WOODSTOCK, Md. (WJZ) — Howard County is joining a nationwide effort to protect bees as the U.S. sees an alarming drop in the number of insects that pollinate the country’s food supply.
The county has become one of the first in the nation to be named a “Bee City” and pledge to take a number of steps to protect pollinators and the environment.
“Right now we’re seeing so much as we’re losing some of our natural habitat, we’re seeing the impacts of climate change, and we’re seeing our pollinators falling away. We need to protect our pollinators, protect our environment and protect our future,” Howard County Executive Calvin Ball said.
The county has added 55 acres of bee-friendly meadows, is reducing the areas it mows and is stopping or vastly reducing the types and kinds of insecticides it uses so there’s habitat available for pollinators.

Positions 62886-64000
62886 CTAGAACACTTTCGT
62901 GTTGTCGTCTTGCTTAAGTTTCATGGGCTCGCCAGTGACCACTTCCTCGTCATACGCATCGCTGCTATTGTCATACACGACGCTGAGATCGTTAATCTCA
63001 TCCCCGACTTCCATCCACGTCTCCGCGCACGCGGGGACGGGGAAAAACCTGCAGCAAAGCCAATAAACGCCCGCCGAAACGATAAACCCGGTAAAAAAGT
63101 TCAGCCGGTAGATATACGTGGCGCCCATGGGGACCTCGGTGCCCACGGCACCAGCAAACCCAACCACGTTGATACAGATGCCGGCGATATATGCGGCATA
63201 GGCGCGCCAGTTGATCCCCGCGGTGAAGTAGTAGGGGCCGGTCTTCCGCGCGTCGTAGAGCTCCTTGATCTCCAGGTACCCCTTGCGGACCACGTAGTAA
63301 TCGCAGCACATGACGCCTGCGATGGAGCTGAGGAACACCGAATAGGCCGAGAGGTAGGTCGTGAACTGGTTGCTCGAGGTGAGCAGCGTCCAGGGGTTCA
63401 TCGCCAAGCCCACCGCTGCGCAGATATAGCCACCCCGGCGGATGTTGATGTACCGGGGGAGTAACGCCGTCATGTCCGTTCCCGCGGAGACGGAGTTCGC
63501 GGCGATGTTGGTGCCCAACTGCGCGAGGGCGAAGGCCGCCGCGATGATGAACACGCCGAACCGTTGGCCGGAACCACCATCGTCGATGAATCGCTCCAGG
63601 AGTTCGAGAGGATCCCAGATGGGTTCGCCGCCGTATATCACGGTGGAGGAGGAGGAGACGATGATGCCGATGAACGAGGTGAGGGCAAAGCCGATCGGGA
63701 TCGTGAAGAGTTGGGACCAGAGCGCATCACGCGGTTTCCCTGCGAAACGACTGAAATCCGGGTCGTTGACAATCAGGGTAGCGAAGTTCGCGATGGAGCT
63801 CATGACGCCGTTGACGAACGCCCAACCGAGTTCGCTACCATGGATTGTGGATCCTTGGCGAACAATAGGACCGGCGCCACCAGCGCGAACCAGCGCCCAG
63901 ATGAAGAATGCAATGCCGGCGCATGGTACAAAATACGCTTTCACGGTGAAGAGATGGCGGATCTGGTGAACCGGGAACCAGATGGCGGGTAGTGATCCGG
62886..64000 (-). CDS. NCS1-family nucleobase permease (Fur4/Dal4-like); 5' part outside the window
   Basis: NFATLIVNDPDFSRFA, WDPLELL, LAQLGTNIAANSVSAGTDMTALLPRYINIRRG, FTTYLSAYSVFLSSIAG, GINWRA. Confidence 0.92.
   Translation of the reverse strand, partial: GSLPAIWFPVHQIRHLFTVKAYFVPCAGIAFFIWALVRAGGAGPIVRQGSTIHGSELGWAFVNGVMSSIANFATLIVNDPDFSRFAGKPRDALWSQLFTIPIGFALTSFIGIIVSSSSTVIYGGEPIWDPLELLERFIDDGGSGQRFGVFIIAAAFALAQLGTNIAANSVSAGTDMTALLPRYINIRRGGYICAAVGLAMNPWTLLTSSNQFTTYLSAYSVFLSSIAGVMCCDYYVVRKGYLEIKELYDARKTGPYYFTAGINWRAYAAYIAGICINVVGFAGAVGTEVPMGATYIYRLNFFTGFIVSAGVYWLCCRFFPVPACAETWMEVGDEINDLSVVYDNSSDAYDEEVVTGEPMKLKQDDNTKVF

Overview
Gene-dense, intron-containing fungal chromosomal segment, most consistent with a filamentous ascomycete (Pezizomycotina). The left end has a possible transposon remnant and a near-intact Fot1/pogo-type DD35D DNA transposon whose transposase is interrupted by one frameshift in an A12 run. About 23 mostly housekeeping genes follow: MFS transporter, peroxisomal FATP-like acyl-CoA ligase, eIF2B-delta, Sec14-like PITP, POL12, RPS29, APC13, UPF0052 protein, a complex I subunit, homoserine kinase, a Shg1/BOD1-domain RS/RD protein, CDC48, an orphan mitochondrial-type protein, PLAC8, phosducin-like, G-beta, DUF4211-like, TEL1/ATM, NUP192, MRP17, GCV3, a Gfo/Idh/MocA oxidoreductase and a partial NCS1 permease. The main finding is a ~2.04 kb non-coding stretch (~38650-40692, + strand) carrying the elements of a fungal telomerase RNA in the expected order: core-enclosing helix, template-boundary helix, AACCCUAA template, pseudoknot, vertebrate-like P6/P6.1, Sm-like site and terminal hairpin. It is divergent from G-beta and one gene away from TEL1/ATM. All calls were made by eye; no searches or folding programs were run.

It will also hold at least one educational event or habitat planting annually, install a Bee City USA sign in a prominent location and develop a plan to create or expand pollinator-friendly habitat on public and private land.
The loss of pollinators would have a significant impact on the food we eat.
“They do pollinate about a third of the food, so if they go away, we’re going to lose a lot of the food that we find in the stores,” said David Schultz, the vice president of the Howard County Beekeepers Association.
Officials said the efforts come with a small price tag and may actually save the county money in some ways.